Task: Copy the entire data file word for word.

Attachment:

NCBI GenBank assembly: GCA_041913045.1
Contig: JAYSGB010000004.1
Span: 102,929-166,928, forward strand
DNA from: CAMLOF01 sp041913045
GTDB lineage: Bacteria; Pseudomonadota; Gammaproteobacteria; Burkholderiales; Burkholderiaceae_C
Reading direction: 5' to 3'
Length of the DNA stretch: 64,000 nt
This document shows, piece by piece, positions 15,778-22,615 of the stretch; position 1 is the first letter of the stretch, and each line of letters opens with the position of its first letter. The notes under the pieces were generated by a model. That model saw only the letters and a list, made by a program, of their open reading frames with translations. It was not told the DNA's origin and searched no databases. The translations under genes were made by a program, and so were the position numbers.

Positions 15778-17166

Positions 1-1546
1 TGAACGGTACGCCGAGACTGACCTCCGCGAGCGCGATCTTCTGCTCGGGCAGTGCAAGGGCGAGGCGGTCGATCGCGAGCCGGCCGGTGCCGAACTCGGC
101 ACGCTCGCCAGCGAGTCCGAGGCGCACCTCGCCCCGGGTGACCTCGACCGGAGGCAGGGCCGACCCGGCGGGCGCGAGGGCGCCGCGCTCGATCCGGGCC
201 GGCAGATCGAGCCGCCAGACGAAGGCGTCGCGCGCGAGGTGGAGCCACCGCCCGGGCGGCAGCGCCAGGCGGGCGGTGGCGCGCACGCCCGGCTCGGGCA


NCBI GenBank assembly: GCA_041913045.1
Contig: JAYSGB010000004.1
Span: 102,929-166,928, forward strand
DNA from: CAMLOF01 sp041913045
GTDB lineage: Bacteria; Pseudomonadota; Gammaproteobacteria; Burkholderiales; Burkholderiaceae_C
Reading direction: 5' to 3'
Length of the DNA stretch: 64,000 nt
This document shows, piece by piece, positions 15,778-22,615 of the stretch; position 1 is the first letter of the stretch, and each line of letters opens with the position of its first letter. The notes under the pieces were generated by a model. That model saw only the letters and a list, made by a program, of their open reading frames with translations. It was not told the DNA's origin and searched no databases. The translations under genes were made by a program, and so were the position numbers.

Positions 15778-17166

Positions 1-1546
1 TGAACGGTACGCCGAGACTGACCTCCGCGAGCGCGATCTTCTGCTCGGGCAGTGCAAGGGCGAGGCGGTCGATCGCGAGCCGGCCGGTGCCGAACTCGGC
101 ACGCTCGCCAGCGAGTCCGAGGCGCACCTCGCCCCGGGTGACCTCGACCGGAGGCAGGGCCGACCCGGCGGGCGCGAGGGCGCCGCGCTCGATCCGGGCC
201 GGCAGATCGAGCCGCCAGACGAAGGCGTCGCGCGCGAGGTGGAGCCACCGCCCGGGCGGCAGCGCCAGGCGGGCGGTGGCGCGCACGCCCGGCTCGGGCA